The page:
Uncovering natural binders for foldamers with Affimer technology

A new paper (link is external) published this week in the Royal Society of Chemistry’s journal Chemical Communications showcases Affimer technology as applied to native and non-native protein interactions, demonstrating for the first time that the natural protein structure of Affimer binders can specifically interact with aromatic oligoamide proteomimetic foldamers.

The work of Professor Andrew Wilson’s team at the University of Leeds’ School of Chemistry used Affimer proteins in their analysis of foldamers. Foldamers are sequences of non-native monomers that can mimic the ability of proteins to fold into defined conformations, and have potential applications in areas such as inhibiting protein-protein interactions. The researchers identified Affimer binders to a series of foldamers constructed from N-alkylated aromatic oligoamide trimers, that were designed to mimic an ?-helix secondary structure and inhibit ?-helix mediated protein-protein interactions.


Probing the 3 x 1010 sequence strong Affimer library with six different biotinylated foldamer sequences, the Leeds University researchers were able to identify specific binders to four of these sequences, as determined by ELISA assay. This offers the first demonstration of the ability of native ?-amino acid protein structures to recognise aromatic oligoamide foldamers with high affinity and specificity, and highlights the utility of library screening techniques, such as Affimer technology, for the generation of affinity molecules to small molecules.

The authors of the study note that compatibility of the ‘natural’ protein and ‘non-natural’ proteomimetic foldamer codes in this way opens up a range of potential applications. Rapid library screening approaches could be used in the future to aid the discovery of natural biological ligands and targets of foldamers. Another application could be to identify macromolecules that could form non-covalent complexes with a foldamer, to be used as a starting point for development of hybrid macromolecule-foldamer tertiary structures.

To further query the interaction of the Affimer binders with the foldamers the team focussed on two specific foldamers from their series, determining the Affimer binders’ affinity for these molecules via titration by direct ELISA. Values of 4.8µM and 0.98µM demonstrate that the Affimer binders exhibit good affinity to the target foldamers, comparable to that of standard antibodies.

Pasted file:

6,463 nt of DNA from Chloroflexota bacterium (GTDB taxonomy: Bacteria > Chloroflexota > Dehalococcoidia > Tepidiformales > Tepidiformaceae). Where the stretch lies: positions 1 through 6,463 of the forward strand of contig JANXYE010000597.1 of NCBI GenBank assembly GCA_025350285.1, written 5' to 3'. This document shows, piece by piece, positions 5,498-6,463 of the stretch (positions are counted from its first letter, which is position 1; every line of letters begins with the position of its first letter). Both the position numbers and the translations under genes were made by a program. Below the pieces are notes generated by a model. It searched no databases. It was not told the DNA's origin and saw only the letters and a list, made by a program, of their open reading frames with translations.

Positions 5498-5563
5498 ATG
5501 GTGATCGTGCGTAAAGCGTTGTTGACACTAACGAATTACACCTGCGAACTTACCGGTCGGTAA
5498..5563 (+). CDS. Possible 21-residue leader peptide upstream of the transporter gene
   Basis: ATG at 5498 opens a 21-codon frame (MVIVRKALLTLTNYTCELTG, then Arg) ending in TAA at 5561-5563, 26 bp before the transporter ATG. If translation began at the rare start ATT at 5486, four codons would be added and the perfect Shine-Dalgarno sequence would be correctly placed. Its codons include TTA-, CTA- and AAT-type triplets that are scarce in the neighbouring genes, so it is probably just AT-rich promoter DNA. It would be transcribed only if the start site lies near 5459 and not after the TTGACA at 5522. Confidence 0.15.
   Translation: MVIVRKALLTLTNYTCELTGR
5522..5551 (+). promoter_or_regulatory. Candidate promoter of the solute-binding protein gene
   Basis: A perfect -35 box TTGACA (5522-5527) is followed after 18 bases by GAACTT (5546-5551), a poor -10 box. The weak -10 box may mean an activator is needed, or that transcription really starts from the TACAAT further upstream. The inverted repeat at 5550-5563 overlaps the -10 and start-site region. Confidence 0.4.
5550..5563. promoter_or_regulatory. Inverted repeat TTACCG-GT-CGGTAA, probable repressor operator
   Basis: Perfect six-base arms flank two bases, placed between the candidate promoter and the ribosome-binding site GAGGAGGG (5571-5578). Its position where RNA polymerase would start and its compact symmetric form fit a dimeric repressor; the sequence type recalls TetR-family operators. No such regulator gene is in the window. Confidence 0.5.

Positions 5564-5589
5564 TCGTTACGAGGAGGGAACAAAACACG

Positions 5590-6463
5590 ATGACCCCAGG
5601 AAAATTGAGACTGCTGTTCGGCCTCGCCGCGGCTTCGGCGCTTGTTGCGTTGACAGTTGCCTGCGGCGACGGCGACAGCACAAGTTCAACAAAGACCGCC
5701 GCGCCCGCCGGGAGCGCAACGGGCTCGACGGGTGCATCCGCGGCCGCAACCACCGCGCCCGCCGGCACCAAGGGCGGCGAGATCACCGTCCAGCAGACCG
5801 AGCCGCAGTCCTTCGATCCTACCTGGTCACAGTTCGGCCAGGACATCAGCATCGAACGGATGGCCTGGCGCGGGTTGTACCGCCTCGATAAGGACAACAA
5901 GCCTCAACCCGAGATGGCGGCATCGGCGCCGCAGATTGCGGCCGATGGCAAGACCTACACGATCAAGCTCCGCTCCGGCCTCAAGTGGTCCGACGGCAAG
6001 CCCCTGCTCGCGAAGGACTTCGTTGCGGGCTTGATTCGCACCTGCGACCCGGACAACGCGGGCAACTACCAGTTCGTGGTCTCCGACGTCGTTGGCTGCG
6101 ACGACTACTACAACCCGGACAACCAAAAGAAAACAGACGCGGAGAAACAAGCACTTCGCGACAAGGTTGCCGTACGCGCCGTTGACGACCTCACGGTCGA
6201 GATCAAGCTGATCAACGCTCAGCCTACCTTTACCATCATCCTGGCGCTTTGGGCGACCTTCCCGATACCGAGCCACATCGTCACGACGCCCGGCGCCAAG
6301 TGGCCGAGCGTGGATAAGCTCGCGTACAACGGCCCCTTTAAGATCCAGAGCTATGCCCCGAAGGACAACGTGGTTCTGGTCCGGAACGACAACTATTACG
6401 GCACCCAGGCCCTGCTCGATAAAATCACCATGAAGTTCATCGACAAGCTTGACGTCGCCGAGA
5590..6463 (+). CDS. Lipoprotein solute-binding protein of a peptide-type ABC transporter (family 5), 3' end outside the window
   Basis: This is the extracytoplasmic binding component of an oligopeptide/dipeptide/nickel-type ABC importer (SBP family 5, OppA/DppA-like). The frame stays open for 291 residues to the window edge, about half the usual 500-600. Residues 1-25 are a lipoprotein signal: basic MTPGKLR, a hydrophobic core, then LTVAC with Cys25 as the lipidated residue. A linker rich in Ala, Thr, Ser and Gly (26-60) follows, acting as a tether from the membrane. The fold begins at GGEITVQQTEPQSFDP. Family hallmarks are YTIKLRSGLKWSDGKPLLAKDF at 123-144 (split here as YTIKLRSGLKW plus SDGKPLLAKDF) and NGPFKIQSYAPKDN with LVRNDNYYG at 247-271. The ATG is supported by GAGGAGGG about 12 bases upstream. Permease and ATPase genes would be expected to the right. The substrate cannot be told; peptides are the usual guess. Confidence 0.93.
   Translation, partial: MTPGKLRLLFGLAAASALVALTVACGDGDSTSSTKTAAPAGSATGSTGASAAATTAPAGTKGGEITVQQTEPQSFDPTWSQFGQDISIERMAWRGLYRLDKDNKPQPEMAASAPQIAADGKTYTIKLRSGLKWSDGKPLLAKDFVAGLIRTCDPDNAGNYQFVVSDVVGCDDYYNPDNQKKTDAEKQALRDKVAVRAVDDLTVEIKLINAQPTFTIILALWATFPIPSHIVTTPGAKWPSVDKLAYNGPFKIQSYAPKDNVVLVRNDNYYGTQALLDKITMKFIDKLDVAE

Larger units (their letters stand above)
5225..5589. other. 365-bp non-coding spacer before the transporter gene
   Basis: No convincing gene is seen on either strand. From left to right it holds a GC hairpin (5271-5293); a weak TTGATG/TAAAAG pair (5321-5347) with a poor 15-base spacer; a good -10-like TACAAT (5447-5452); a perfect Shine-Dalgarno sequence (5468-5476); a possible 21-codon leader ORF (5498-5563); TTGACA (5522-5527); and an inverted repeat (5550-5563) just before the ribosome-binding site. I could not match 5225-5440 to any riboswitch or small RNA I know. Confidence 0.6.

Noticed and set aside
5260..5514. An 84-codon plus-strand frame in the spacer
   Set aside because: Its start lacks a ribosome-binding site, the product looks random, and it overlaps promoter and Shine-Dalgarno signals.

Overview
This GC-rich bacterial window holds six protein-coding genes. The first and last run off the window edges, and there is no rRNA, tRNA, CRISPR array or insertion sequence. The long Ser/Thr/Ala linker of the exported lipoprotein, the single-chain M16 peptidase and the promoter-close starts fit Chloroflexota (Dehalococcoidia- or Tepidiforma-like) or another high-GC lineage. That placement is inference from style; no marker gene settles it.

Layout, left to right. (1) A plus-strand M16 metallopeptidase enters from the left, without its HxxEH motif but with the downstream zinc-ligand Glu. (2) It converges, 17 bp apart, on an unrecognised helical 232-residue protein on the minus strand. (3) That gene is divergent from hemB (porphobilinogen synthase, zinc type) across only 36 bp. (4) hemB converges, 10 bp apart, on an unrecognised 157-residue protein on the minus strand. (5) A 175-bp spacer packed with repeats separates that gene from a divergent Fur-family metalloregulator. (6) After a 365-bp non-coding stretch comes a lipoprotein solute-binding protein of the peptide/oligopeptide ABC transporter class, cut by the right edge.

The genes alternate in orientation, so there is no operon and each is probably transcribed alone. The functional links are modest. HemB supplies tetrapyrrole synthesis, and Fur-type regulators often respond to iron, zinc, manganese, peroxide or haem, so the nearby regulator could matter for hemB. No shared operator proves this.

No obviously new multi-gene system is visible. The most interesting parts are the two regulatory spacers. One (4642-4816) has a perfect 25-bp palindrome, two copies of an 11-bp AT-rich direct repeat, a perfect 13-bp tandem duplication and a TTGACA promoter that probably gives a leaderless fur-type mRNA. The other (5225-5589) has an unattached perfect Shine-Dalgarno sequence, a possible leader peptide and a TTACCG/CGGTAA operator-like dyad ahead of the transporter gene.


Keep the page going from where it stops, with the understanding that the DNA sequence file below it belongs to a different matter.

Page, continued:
In competition assays with the biotinylated foldamers and untagged foldamers, the researchers were able to distinguish that while one of the Affimer binders showed no clear difference in binding to the biotinylated and non-biotinylated foldamer format, a second bound with a weak affinity to the untagged foldamer (>100µM) yet showed a high affinity to the biotinylated form (2.5µM). This variation in the binding affinity of the variously formatted foldamers was attributed to the Affimer binder interacting with the biotin tag of the foldamer in addition to the helix mimicking side chains of the foldamer. Employing a phage screening approach to select for a diversity of different binding modes in this way raises the potential for the technology to be used in elaborating complex 3D structures with natural and non-natural components.  

The next phase of work that the research team plan to undertake involves screening phage libraries with foldamers in tandem with a bioinformatics approach to potentially identify disease relevant proteins as targets for foldamers.

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